10 fruits & vegetables to help keep cancer at bay
We Irish like to think that we enjoy a healthier diet than our counterparts in America, however a quick visit to your local Fast Food joint may blow this assumption out of the water. The American Institute for Cancer Research estimate that 1/3 of cancer deaths in the US can be attributed to diet.
While the Irish Cancer Society cannot say that eating certain vegetables will prevent cancer, they will say that eating a range of fruit and vegetables, together with a healthy lifestyle will reduce your risk of developing cancer.
We all know that a good diet is important to our overall health and well being. We also know that if we want to stay healthy, we cannot leave it in the lap of the Gods. We have to put down the packet of Tayto, ration the chocolate, turn off the television and get our bums off the couch!
Red fruits and berries
Berries, cherries and red grapes are all nutrient dense. They contain a type of flavonoid that is both an antioxidant and an anti-inflammatory. Eat them ‘naked’ (the fruit not you!) or blended up in a smoothie for a real treat. Most parents will tell you that it is very easy to get kids to eat these little beauties, however they will also tell you that you have to be more inventive to get your kids to eat the following cancer-busting veg!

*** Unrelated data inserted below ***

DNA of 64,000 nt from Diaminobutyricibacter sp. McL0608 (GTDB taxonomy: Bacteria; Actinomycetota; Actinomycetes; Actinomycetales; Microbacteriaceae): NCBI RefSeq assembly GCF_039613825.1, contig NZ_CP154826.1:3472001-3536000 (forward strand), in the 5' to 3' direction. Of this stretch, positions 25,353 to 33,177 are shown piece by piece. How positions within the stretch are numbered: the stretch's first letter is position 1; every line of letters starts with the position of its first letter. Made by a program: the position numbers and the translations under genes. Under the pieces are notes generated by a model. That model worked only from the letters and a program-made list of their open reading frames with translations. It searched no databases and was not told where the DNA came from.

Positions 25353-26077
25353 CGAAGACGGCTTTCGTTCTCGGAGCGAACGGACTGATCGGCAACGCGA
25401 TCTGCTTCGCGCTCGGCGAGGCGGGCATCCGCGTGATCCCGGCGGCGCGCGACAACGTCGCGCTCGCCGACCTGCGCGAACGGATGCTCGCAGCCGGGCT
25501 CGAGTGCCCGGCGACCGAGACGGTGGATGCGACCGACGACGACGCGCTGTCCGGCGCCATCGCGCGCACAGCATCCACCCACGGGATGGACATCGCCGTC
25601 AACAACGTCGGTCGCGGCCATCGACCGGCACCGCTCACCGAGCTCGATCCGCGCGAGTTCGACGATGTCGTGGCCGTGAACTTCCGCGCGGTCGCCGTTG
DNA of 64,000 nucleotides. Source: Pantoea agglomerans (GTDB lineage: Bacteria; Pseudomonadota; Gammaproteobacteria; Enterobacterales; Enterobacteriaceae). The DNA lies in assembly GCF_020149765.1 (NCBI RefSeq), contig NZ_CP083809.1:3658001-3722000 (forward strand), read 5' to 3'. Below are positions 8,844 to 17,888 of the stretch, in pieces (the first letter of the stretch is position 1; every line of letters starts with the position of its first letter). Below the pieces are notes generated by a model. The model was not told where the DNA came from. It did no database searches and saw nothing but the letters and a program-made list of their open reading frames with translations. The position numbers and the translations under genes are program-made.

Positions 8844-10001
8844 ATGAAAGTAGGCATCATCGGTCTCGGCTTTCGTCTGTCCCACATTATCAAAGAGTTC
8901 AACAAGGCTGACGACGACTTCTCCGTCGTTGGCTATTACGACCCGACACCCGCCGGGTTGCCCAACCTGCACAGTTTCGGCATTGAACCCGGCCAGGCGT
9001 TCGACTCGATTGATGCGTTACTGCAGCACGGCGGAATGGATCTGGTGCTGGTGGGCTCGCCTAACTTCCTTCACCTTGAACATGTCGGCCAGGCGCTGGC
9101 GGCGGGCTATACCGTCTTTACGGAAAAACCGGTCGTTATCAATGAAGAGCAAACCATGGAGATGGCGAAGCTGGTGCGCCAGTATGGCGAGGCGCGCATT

Broccoli, cauliflower, cabbage, mung beans, brussell sprouts and watercress are all members of this unpopular club. ‘Cruciferous vegetables’ contain glucosinolates which break down in the body to form anti-cancer substances. One inventive parent told us that they arranged their children’s veg (peas, cauliflower & carrots) into an Irish Flag on the plate and gave a treat to each child who ate the flag.
Studies show eating garlic has cancer protective effects. Boosting immunity, it acts as an antioxidant and inhibits the proliferation of cancer cells. Some of garlic’s key enzymes are unstable and heat can ruin them. To reap the benefits you can add it uncooked to dressings, dips, soups and sauces.
5 portions per day
For years we have been told we need to eat five portions of fruit and vegetables per day. These can be fresh, tinned (in natural juice or light syrup), frozen or dried, which should make it very achievable for most of us. But don't forget, there is no magic bullet in the fight against cancer. We know that eating a healthy diet, getting plenty of regular exercise and looking after our mental health will keep the doctor at bay.
After all, isn’t that what our Grannies were telling us for years?